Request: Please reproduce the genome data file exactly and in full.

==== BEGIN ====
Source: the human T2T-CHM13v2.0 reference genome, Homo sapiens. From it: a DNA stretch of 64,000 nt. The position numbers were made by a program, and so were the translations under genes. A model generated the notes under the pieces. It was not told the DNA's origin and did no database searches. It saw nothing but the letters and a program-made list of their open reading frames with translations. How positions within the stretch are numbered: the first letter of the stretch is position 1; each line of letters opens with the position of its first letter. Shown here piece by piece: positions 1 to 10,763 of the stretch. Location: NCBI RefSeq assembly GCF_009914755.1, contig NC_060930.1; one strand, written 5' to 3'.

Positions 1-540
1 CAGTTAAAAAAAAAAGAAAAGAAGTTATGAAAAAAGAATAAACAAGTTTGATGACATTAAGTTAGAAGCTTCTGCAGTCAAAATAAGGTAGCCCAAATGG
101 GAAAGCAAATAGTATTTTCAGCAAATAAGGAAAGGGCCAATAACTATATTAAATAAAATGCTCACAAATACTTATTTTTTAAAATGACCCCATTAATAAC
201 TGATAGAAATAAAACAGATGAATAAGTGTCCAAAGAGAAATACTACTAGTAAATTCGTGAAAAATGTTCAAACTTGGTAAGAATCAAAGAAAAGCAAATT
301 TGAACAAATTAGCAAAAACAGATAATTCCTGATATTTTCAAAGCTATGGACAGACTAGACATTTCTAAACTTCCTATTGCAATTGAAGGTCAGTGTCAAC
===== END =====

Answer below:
Source: the human T2T-CHM13v2.0 reference genome, Homo sapiens. From it: a DNA stretch of 64,000 nt. The position numbers were made by a program, and so were the translations under genes. A model generated the notes under the pieces. It was not told the DNA's origin and did no database searches. It saw nothing but the letters and a program-made list of their open reading frames with translations. How positions within the stretch are numbered: the first letter of the stretch is position 1; each line of letters opens with the position of its first letter. Shown here piece by piece: positions 1 to 10,763 of the stretch. Location: NCBI RefSeq assembly GCF_009914755.1, contig NC_060930.1; one strand, written 5' to 3'.

Positions 1-540
1 CAGTTAAAAAAAAAAGAAAAGAAGTTATGAAAAAAGAATAAACAAGTTTGATGACATTAAGTTAGAAGCTTCTGCAGTCAAAATAAGGTAGCCCAAATGG
101 GAAAGCAAATAGTATTTTCAGCAAATAAGGAAAGGGCCAATAACTATATTAAATAAAATGCTCACAAATACTTATTTTTTAAAATGACCCCATTAATAAC
201 TGATAGAAATAAAACAGATGAATAAGTGTCCAAAGAGAAATACTACTAGTAAATTCGTGAAAAATGTTCAAACTTGGTAAGAATCAAAGAAAAGCAAATT
301 TGAACAAATTAGCAAAAACAGATAATTCCTGATATTTTCAAAGCTATGGACAGACTAGACATTTCTAAACTTCCTATTGCAATTGAAGGTCAGTGTCAAC